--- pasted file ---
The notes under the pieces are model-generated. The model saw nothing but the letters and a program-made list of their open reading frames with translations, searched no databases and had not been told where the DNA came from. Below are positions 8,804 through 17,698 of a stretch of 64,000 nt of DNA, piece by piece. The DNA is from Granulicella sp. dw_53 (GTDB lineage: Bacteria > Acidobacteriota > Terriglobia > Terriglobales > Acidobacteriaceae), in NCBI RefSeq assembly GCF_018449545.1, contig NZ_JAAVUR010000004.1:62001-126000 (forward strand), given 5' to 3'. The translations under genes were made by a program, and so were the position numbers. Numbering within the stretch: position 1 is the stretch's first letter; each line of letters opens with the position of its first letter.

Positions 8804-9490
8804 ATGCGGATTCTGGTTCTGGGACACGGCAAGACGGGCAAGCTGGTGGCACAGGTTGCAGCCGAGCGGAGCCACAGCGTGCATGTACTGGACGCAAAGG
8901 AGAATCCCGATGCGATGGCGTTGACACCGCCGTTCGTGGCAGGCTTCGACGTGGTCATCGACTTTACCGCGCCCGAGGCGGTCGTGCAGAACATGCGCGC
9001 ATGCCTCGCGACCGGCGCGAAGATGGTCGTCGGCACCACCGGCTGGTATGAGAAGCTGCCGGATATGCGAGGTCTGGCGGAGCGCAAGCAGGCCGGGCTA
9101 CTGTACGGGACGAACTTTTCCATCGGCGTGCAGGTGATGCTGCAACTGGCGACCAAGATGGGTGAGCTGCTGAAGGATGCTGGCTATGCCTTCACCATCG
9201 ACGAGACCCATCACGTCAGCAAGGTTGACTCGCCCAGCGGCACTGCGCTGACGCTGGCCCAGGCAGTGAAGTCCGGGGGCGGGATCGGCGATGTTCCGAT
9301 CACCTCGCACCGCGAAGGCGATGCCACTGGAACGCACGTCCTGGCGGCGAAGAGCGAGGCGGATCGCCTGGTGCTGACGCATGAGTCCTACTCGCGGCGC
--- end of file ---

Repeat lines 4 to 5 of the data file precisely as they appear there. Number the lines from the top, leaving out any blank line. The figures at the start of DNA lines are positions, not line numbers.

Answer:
8901 AGAATCCCGATGCGATGGCGTTGACACCGCCGTTCGTGGCAGGCTTCGACGTGGTCATCGACTTTACCGCGCCCGAGGCGGTCGTGCAGAACATGCGCGC
9001 ATGCCTCGCGACCGGCGCGAAGATGGTCGTCGGCACCACCGGCTGGTATGAGAAGCTGCCGGATATGCGAGGTCTGGCGGAGCGCAAGCAGGCCGGGCTA